Beyond Weezer: 10 Underappreciated Covers Albums

Cat Power
Eliot Lee Hazel

Cat Power

Following their viral cover of Toto's "Africa," Weezer surprise released The Teal Album last night (Jan. 23), giving fans and curious bystanders a covers LP chock full of vintage karaoke faves: a-ha, Michael Jackson, TLC and more. Weezer's effort comes not too long after Cher's all-ABBA covers album Dancing Queen, which was similarly faithful in execution but deliriously delightful thanks to the energy and love poured into each performance.

That started us thinking about the long history of covers albums, from the countless compilations boasting a dozen or so artists tackling one icon's catalog to celebrated covers albums from legends like Metallica, Johnny Cash, Rage Against the Machine, Nick Cave and the Flaming Lips (not to mention the plentiful all-Dylan covers albums people have been churning out since the '60s).

But instead of walking down familiar paths, we're taking a look at 10 underappreciated covers albums – LPs that were either unjustly maligned upon release, entirely ignored or somewhat forgotten in the sands of time. It includes everything from Prince covers by Yo La Tengo's bassist to a full-on recreation of Judy Garland's iconic Carnegie Hall live album.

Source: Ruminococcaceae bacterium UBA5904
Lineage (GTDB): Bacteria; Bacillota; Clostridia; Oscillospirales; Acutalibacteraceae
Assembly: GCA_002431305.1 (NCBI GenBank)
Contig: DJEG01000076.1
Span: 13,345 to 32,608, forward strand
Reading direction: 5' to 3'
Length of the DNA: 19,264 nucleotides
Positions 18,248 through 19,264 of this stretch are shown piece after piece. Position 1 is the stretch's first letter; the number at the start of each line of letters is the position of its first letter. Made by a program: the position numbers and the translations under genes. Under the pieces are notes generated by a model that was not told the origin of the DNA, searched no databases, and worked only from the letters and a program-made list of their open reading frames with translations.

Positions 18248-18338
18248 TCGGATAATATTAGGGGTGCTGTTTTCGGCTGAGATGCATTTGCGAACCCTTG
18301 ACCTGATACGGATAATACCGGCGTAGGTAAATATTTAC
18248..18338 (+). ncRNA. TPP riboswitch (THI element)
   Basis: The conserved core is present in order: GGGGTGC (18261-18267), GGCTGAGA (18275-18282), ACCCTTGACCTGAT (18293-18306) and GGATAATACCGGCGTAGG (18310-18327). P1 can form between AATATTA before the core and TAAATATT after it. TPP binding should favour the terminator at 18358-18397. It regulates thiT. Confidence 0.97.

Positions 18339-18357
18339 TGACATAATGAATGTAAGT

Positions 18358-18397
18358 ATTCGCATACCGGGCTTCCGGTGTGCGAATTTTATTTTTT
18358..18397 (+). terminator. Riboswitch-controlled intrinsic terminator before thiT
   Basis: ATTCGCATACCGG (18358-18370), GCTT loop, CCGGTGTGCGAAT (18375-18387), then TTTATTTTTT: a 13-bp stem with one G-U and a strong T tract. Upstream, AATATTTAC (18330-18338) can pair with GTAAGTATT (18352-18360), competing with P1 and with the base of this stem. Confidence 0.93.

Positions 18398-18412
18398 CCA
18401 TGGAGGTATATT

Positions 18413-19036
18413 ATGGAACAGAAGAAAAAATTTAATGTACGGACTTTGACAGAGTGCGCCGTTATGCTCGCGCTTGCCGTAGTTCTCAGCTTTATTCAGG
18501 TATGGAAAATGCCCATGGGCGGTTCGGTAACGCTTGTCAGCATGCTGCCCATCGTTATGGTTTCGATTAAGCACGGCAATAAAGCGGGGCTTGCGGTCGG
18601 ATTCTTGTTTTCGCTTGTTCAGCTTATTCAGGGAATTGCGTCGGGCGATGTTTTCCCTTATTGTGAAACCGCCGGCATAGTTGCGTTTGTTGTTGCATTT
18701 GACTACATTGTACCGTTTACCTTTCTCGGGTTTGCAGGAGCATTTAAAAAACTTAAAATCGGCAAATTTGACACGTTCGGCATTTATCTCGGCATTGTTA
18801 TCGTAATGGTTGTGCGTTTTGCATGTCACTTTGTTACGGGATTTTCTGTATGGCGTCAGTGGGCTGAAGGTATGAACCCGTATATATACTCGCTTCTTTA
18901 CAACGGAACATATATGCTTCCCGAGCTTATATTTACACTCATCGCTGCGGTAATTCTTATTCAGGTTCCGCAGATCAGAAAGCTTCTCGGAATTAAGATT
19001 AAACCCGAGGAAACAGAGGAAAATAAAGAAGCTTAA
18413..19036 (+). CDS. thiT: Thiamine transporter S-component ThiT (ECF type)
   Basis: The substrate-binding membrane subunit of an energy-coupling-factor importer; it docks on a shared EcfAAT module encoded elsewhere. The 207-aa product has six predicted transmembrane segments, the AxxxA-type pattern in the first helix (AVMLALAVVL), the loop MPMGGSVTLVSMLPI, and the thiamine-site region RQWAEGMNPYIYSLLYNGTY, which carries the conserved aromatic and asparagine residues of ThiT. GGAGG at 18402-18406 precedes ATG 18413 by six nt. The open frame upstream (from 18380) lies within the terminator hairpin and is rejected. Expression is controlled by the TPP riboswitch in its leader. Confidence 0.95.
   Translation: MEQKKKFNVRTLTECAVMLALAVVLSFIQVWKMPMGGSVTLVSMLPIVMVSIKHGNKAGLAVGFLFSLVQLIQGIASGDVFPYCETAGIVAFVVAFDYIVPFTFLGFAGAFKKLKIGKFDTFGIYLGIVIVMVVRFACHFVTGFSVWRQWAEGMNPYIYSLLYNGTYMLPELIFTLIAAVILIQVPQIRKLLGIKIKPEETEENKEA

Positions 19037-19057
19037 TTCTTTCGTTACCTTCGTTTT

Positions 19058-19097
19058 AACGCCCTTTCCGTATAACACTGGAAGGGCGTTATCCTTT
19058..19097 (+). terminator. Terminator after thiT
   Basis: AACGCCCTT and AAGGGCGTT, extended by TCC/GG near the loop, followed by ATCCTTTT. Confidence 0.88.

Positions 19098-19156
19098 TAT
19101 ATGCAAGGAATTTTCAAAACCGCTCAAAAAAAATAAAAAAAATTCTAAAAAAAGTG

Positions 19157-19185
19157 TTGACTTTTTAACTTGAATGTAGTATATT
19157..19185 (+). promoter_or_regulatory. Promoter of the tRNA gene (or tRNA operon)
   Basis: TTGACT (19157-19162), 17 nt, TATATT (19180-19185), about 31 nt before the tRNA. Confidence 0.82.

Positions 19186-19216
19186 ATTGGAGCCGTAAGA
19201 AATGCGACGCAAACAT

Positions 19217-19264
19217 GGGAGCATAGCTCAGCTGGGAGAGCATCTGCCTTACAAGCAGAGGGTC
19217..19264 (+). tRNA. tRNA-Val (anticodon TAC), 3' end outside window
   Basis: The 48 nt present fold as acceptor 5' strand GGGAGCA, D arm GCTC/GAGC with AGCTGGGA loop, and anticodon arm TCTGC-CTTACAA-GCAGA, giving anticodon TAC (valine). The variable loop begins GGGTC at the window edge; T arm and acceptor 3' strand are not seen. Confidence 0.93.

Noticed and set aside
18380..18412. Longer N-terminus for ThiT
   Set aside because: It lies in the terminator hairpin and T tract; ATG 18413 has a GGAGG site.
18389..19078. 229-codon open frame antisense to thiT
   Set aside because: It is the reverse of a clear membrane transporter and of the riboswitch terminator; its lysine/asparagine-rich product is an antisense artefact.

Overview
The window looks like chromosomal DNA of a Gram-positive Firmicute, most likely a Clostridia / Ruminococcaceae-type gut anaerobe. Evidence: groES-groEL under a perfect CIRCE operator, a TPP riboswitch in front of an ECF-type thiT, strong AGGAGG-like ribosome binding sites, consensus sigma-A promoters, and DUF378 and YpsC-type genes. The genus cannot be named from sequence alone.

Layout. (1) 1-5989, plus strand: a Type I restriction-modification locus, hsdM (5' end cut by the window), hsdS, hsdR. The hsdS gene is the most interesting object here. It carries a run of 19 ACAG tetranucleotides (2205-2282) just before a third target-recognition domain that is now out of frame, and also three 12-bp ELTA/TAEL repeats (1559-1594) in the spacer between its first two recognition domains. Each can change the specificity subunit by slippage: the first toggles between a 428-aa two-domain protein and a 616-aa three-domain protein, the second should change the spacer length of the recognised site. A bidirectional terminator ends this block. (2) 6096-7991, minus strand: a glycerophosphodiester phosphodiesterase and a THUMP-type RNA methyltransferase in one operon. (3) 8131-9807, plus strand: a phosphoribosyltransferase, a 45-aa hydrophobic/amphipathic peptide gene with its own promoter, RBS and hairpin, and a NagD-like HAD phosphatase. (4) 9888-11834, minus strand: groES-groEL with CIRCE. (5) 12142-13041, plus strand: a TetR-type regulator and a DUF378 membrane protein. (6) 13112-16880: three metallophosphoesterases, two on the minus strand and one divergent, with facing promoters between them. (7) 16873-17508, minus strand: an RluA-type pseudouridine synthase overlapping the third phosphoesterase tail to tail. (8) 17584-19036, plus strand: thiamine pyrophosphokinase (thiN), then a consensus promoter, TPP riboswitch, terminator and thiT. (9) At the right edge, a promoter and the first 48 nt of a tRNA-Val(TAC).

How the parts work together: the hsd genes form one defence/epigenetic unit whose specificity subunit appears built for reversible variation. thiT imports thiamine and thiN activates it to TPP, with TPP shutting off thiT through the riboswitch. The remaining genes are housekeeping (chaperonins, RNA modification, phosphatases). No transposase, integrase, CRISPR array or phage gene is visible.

Cat Power, The Covers Record (2000)

Opening with a deeply despairing cover of the Stones' "Satisfaction" (second only to Devo's bizarro deconstruction of the song), most of Chan Marshall's LP spotlights underground faves such as Moby Grape and Smog. But with her spare, lonely and resigned delivery, Marshall sings these songs as if they could come from no other pen but hers.

Def Leppard, Yeah! (2006)

With the amount of classic rock bands turning in half-assed collections of the songs that inspired them to pick up the gee-tar, you can be forgiven for sleeping on Def Lep's 2006 covers album. But consider this your screeching alarm to wake up and check out the hard rock band's deft takes on everything from the slinky glam of T. Rex to their fist-pumping rework of the Kinks' "Waterloo Sunset." Yeah! is right.

Macy Gray, Talking Book (2012)

Released 40 years after Stevie Wonder's 1972 classic, her start-to-finish recreation of his game-changing LP deserves far more attention than it got upon its 2012 release. Her smoky, lilting voice lends itself perfectly to a faithful rendition of opener "You Are the Sunshine of My Life," but on "Superstition," she strips down the funk, amps up the eerie blues vibe and delivers a startlingly fresh take on an endlessly played radio hit.

Elvis Costello, Almost Blue (1981)

At the height of his commercial viability in the early '80s, Elvis Costello slipped into his spurs and indulged his penchant for old-fashioned country & western music. The critics responded with confusion and the fans ignored it, but decades later, Almost Blue – featuring smirk-free, heart-rending versions of classics from Don Gibson and George Jones – is the first indication that Costello was more than a sharp-penned rocker: He was a first-rate interpreter of songbook material.

Patti Smith, Twelve (2007)